5. ^ Translated from Rousseau (trans. Angela Scholar), Jean-Jacques (2000). Confessions. New York: Oxford University Press. p. 262. Enfin je me rappelai le pis-aller d'une grande princesse à qui l'on disait que les paysans n'avaient pas de pain, et qui répondit : Qu'ils mangent de la brioche.
  6. ^ Johnson, Paul (1990). Intellectuals. New York: Harper & Row. pp. 17–18. ISBN 9780060916572. The 'facts' he so frankly admits often emerge, in the light of modern scholarship, to be inaccurate, distorted or non-existent.
  7. ^ Lady Antonia Fraser, Marie Antoinette: The Journey, p. 124.
  8. ^ Fraser, pp. 473–474.
  9. ^ This historical phenomenon is fully explored in Hunt, Lynn, ed. (1990). Eroticism and the Body Politic. The Johns Hopkins University Press. ISBN 978-0801840272. and Thomas, Chantal (2001). The Wicked Queen: The Origins of the Myth of Marie-Antoinette. Zone Books. ISBN 978-0942299403.
  10. ^ Fraser, pp. 254–255.
  11. ^ Campion-Vincent, Véronique & Shojaei Kawan, Christine, "Marie-Antoinette et son célèbre dire : deux scénographies et deux siècles de désordres, trois niveaux de communication et trois modes accusatoires", Annales historiques de la Révolution française, 2002, full text
  12. ^ Fraser, Marie Antoinette, pp. 284–285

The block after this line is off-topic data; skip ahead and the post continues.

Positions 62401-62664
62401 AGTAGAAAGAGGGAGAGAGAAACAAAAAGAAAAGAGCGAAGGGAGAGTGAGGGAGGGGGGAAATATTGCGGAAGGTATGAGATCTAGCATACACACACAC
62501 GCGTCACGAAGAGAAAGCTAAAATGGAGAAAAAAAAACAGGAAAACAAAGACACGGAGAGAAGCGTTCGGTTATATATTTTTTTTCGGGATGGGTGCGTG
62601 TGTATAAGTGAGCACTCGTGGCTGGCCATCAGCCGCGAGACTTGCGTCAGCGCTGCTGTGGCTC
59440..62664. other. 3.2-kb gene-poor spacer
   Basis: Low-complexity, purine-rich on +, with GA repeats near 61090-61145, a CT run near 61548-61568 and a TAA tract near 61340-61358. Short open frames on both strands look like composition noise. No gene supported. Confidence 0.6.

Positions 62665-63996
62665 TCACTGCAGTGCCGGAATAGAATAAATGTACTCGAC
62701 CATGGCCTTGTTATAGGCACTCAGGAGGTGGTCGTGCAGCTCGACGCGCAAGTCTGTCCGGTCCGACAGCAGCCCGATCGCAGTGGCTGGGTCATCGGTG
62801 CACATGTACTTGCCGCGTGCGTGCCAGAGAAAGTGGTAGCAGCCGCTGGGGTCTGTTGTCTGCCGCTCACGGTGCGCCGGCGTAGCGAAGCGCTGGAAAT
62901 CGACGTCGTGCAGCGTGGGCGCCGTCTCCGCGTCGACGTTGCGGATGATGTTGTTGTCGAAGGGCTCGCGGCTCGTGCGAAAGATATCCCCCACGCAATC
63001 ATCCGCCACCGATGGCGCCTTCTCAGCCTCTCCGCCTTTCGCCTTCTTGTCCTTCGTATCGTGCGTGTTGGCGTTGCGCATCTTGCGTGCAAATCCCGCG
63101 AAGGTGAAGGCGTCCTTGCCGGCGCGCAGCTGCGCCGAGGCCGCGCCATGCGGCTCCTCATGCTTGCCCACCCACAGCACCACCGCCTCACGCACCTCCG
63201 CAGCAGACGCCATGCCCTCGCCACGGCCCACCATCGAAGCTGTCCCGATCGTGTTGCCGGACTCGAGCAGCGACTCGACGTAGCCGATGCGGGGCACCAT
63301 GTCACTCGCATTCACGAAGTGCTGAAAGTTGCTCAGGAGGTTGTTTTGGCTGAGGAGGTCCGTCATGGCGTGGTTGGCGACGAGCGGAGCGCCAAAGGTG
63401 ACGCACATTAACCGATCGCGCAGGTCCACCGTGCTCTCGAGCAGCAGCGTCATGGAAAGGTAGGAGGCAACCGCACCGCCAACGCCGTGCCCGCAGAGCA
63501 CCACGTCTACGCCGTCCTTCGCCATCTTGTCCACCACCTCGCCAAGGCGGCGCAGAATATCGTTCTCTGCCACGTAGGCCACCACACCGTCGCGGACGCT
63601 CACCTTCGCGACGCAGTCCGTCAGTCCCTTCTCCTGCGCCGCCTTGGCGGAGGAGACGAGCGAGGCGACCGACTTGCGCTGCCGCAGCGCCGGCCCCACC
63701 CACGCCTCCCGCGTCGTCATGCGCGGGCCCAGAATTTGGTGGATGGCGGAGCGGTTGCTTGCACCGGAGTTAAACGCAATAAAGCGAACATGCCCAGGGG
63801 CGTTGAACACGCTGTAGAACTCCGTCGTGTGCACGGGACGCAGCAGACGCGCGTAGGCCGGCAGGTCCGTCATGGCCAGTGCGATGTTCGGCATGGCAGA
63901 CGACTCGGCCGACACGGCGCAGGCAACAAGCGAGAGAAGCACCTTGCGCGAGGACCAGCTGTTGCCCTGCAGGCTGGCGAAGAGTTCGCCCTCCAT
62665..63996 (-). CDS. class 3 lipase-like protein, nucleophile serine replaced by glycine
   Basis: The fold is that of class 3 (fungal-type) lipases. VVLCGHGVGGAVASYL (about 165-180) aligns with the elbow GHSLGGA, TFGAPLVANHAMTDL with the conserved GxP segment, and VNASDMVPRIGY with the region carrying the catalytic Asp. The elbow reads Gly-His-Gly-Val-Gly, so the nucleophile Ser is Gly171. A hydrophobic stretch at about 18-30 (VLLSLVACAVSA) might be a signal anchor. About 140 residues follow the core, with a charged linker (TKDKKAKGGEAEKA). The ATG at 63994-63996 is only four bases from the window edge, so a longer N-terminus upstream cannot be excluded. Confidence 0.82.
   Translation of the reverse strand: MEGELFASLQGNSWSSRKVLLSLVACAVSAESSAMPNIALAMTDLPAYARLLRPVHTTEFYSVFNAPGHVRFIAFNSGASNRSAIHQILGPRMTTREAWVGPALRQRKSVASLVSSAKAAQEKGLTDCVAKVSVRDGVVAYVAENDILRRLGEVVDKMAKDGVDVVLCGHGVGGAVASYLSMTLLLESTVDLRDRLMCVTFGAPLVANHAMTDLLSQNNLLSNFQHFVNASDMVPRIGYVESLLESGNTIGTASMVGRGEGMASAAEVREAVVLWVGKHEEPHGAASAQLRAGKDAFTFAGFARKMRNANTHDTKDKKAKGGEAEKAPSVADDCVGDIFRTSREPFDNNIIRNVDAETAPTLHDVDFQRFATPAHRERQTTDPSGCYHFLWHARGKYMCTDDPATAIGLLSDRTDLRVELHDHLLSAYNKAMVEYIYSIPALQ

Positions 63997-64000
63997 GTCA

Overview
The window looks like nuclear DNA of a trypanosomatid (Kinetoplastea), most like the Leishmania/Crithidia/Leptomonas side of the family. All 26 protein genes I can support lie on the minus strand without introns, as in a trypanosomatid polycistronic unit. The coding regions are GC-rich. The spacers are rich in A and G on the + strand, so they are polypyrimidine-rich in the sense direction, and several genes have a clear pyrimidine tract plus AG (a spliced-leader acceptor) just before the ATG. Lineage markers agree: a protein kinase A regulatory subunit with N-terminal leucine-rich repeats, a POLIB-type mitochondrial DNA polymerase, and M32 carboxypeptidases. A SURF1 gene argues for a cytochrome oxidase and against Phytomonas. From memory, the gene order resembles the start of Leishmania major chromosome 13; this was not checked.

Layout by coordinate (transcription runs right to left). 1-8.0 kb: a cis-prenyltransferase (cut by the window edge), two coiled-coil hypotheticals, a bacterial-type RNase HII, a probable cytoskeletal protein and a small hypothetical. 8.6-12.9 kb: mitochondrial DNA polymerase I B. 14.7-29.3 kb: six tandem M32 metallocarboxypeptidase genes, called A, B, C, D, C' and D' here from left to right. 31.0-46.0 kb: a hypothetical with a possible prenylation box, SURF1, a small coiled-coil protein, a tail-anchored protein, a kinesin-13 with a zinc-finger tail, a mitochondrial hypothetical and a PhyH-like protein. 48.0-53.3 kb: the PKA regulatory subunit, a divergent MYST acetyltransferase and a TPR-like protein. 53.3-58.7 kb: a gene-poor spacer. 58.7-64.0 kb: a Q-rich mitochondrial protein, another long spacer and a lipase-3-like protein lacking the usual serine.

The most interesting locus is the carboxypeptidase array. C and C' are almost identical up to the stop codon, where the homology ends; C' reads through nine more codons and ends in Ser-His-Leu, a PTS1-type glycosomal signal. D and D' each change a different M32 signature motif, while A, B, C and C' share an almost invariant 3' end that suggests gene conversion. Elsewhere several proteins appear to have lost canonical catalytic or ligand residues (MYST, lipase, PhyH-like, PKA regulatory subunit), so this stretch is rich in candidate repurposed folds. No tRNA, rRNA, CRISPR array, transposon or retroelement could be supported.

13. ^ Lettres De Marie-Antoinette (in French). Vol. 1. Nabu Press. 2012. p. 91. ISBN 978-1278509648.
  14. ^ "Let them eat cake". The Phrase Finder. Retrieved 18 September 2012.
  15. ^ Book of Jin, Volume 4
  16. ^ Tian Chi, quoted in Joshua A. Fogel, Peter Gue Zarrow, Imagining the People: Chinese Intellectuals and the Concept of Citizenship, 1890–1920, 1997, ISBN 0765600986, p. 173


a.^ In an earlier 1841 volume of Les Guêpes, a slightly different version of the famous phrase was quoted: "S’il n’y a pas de pain on mangera de la brioche".


  • Barker, Nancy N., Let Them Eat Cake: The Mythical Marie Antoinette and the French Revolution, Historian, Summer 1993, 55:4:709.
  • Campion-Vincent, Véronique and Shojaei Kawan, Christine, Marie-Antoinette et son célèbre dire : deux scénographies et deux siècles de désordres, trois niveaux de communication et trois modes accusatoires, Annales historiques de la Révolution française, 2002, p. 327